Will it upset the apple cart and the relations the governing party enjoys with one of its alliance partners? No doubt it will put strain on such relations but for the greater good this must happen.

It must also happen because if you are an ardent supporter of social grants, such as I am, then again I argue for this desperate measure to be effected because, as the statement also indicates, “Spending on social grants is driven by changes in the number of grant recipients and grant values. The baseline scenario projects that the number of grant recipients will grow from 17.3-million in the current year to 23.5-million recipients by 2030/31, with grant values increasing in line with CPI inflation. In the baseline growth scenario, social grants rise from 3.3% of GDP to a peak of 3.5% in 2030, before declining slowly thereafter. Even in the low-growth scenario, grant expenditure is projected to peak at 3.8% of GDP.”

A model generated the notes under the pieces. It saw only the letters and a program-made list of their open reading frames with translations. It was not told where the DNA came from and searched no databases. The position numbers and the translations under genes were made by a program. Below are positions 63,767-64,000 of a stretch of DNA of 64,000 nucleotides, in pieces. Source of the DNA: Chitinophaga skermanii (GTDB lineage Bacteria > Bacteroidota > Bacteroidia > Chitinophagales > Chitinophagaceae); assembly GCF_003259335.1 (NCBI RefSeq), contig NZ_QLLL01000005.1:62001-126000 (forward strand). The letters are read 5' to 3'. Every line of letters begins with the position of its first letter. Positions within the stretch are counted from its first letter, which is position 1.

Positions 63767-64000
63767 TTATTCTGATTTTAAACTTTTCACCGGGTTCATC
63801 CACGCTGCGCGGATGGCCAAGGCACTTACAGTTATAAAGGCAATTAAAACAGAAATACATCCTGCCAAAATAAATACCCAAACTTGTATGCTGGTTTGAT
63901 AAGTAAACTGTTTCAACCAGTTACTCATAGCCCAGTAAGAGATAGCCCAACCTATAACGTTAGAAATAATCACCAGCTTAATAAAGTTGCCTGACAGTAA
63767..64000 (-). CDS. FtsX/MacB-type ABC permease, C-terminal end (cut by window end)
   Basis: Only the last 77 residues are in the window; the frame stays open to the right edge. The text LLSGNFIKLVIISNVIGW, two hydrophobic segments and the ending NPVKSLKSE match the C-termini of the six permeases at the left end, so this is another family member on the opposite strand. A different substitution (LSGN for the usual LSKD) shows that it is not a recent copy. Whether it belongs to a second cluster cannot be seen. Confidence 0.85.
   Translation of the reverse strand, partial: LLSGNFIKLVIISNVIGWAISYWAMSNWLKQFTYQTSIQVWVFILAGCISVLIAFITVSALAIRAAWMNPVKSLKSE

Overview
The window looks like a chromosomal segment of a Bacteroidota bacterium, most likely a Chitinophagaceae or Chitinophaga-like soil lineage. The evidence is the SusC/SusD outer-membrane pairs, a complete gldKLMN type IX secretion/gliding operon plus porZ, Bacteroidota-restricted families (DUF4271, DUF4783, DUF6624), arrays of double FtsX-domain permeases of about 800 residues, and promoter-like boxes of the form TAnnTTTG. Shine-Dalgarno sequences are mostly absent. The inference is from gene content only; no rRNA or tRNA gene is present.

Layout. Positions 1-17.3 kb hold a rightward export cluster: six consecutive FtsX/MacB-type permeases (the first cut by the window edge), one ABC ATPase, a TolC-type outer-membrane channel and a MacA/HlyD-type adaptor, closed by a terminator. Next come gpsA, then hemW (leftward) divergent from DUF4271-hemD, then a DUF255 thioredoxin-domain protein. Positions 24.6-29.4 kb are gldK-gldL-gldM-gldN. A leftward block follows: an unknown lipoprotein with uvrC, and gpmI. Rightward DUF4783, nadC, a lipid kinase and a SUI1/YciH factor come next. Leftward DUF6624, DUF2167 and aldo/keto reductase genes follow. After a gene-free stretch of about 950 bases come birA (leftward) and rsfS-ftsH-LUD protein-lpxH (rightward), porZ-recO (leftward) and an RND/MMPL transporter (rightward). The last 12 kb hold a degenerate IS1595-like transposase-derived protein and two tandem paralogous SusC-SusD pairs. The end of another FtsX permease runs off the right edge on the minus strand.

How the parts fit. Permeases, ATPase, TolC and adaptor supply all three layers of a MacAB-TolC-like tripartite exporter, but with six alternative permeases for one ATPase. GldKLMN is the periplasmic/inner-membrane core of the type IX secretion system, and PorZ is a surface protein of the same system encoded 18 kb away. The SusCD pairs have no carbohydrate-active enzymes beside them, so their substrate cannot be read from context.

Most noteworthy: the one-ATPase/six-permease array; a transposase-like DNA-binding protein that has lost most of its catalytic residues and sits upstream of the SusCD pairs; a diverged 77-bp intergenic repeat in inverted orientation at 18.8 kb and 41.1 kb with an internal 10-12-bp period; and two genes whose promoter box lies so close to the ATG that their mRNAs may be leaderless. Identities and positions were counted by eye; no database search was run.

I repeat, with growing inequality, unemployment and poverty levels surely the morally correct decision would be to at least consider very strongly the option of freezing the public wage bill and at the same time argue for the consolidation of our social grants systems for the most vulnerable people among all of us.

As the minister so correctly intimated through the poem at the beginning of his speech, “You cannot remake the world without remaking yourself.”

Desperate times calls for desperate measures, now is the time to act, for history will judge us harshly. DM

  • Oscar van Heerden
    Oscar-van-Heerden.jpg
    Oscar van Heerden

    Oscar van Heerden is a scholar of International Relations (IR), where he focuses on International Political Economy, with an emphasis on Africa, and SADC in particular. He completed his PhD and Masters studies at the University of Cambridge (UK). His undergraduate studies were at Turfloop and Wits. He is an active fellow of the Mapungubwe Institute for Strategic Reflections (MISTRA) and is a trustee for the Kgalema Mothlante Foundation